Since I am about to embark on yet more high-powered recording sessions starting tomorrow, it brings to mind many things that have happened to me over the years in such situations. And I can tell you that many of these happenings were very uplifting, which is as it should be, while unfortunately, many were rather rough and disappointing as well!
The main thing to keep in mind with these “heavy” sessions is to remain calm and cool and to not let things bother you too much. Decisions can fly around all over the place, and can change as quickly as the wind! I can recall when I was recording with Paul Simon on his Capeman album about 12 years ago, he had me playing on everything, and was absolutely loving all my ideas. This was a great recording and creative environment to work in, since he gave the players such freedom to come up with the right parts. That’s always a [plus for me, because not being a reader, I always relished the kinds of session that allowed me this creative freedom. After all, why have me there, if not for MY sound and MY ideas. Otherwise, you just might as well hire just any old adequate guitar player who can simply read the parts, and do what he/she is told! Meanwhile, on this one song, “Trailways Bus”, Paul had me take a lovely and long acoustic “Tex Mex” kind of solo, which I thoroughly enjoyed. He also loved it too, and it was basically a one take solo. But sure enough, out of the blue, he decided to take my second half of the solo and wipe it out with a trumpet solo that came right out of my section. I didn’t realize how much this kind of hurt me, but I apparently started walking around the studio like I had lost my mind, and Paul said “now Arlen’s gonna get all upset about me taking away half of his beautiful solo!” Well, he was certainly right, but his apologies afterwards certainly eased the pain, and after all, it’s a Paul Simon record, and I’m still getting to play and solo on it, which is definitely a feather in any guitar player’s cap!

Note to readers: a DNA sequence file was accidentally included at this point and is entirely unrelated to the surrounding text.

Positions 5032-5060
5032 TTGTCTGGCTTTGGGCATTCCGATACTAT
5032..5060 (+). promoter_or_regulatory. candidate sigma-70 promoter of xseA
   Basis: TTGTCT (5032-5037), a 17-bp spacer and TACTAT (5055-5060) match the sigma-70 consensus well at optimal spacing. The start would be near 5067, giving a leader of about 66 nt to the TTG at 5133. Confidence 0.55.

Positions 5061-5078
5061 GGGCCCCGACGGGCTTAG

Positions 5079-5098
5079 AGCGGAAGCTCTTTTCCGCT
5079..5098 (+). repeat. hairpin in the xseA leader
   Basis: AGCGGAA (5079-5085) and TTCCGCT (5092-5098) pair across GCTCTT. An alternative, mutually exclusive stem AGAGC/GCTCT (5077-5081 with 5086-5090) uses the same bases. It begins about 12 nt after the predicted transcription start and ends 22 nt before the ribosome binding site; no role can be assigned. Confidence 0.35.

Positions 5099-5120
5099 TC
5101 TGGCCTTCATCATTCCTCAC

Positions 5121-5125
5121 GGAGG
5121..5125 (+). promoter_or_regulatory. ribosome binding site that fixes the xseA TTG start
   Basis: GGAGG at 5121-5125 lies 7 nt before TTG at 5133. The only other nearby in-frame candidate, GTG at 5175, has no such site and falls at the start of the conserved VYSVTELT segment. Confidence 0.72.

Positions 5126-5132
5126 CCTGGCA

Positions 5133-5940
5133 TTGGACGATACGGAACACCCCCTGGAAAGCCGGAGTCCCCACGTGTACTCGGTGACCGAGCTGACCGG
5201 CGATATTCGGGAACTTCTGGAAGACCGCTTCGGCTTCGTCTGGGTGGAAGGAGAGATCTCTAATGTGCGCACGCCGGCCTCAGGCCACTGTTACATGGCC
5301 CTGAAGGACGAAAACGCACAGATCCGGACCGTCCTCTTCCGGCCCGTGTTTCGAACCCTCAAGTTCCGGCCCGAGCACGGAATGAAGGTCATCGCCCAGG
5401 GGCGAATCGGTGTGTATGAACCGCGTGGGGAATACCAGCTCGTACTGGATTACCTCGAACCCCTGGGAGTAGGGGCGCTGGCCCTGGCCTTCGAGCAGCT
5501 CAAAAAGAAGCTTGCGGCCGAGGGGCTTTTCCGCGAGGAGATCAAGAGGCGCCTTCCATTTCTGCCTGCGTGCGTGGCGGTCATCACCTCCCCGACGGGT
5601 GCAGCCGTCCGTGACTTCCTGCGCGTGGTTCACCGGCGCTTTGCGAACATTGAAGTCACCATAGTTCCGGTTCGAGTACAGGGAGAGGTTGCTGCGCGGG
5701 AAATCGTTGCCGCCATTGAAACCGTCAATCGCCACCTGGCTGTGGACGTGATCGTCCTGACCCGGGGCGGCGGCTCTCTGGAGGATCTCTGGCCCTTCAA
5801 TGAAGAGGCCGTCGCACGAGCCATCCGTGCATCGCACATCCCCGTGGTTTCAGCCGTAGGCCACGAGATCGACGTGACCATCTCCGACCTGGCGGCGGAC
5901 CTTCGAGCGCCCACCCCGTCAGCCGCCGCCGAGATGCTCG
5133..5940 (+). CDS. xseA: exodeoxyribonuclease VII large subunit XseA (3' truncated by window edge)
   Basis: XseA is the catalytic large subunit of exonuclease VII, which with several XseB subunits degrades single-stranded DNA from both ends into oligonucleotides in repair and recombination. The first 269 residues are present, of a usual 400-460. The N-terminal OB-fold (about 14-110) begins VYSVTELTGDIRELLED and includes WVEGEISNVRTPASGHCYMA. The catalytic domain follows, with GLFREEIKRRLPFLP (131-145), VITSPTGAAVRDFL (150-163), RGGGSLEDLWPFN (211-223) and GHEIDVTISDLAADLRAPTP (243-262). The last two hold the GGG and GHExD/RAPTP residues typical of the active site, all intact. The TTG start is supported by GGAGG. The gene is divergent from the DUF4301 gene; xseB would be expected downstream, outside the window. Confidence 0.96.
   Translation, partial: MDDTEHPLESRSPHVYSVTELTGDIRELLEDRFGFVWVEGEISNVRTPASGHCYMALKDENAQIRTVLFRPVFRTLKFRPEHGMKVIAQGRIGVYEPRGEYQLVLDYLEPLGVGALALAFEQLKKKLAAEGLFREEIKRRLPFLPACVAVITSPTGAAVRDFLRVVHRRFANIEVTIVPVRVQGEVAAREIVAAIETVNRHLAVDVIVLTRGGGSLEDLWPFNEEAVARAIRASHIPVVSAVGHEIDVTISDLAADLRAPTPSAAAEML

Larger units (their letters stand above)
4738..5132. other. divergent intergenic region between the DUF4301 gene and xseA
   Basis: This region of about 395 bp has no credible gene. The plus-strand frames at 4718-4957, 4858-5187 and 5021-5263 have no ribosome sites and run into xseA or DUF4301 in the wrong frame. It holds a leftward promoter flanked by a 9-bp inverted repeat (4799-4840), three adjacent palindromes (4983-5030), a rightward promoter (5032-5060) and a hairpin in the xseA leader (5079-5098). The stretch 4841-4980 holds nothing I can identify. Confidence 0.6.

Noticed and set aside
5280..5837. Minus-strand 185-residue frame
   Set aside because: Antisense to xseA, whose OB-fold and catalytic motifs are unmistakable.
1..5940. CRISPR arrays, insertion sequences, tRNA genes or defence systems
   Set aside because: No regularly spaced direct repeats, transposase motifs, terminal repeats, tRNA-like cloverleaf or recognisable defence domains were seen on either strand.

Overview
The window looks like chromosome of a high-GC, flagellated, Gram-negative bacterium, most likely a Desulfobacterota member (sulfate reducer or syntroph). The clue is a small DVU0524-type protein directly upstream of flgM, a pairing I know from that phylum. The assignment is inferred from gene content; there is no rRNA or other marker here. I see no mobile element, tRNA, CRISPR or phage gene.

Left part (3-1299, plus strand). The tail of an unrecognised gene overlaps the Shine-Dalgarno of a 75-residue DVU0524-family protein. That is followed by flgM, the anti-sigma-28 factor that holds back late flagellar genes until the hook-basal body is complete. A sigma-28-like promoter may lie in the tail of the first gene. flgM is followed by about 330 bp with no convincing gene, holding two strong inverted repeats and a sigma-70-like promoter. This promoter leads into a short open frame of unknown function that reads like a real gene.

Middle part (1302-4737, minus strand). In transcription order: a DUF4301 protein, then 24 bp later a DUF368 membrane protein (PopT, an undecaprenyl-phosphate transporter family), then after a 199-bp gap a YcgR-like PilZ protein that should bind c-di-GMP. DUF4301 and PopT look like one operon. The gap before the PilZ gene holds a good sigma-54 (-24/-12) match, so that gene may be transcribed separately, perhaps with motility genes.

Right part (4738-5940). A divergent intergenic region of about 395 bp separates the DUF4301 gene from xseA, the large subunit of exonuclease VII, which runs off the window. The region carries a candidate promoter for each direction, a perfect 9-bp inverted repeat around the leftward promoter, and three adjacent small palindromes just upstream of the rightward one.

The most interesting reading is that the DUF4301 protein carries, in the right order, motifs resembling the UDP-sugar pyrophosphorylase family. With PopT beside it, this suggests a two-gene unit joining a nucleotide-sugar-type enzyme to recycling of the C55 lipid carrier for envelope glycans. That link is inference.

So you must learn to take the good with the bad when it comes to recording dates. I mean sometimes, I felt like I was treated like I was “just any ole guitarist” who was just there to be told what to do, which of course for me, was torture, because whatever I did, it was never right anyway! Also, there were other times where they felt so honored to have me there that it almost didn’t matter what I played, they would simply love it all! Most sessions fall somewhere in the middle however, and it is during the act of the recording itself, where you really get to shine, and to show just why you should be the one who has been chosen for this particular music. Show your versatility, your restraint, you good taste, and above all, always play for the song, and you should make out just fine!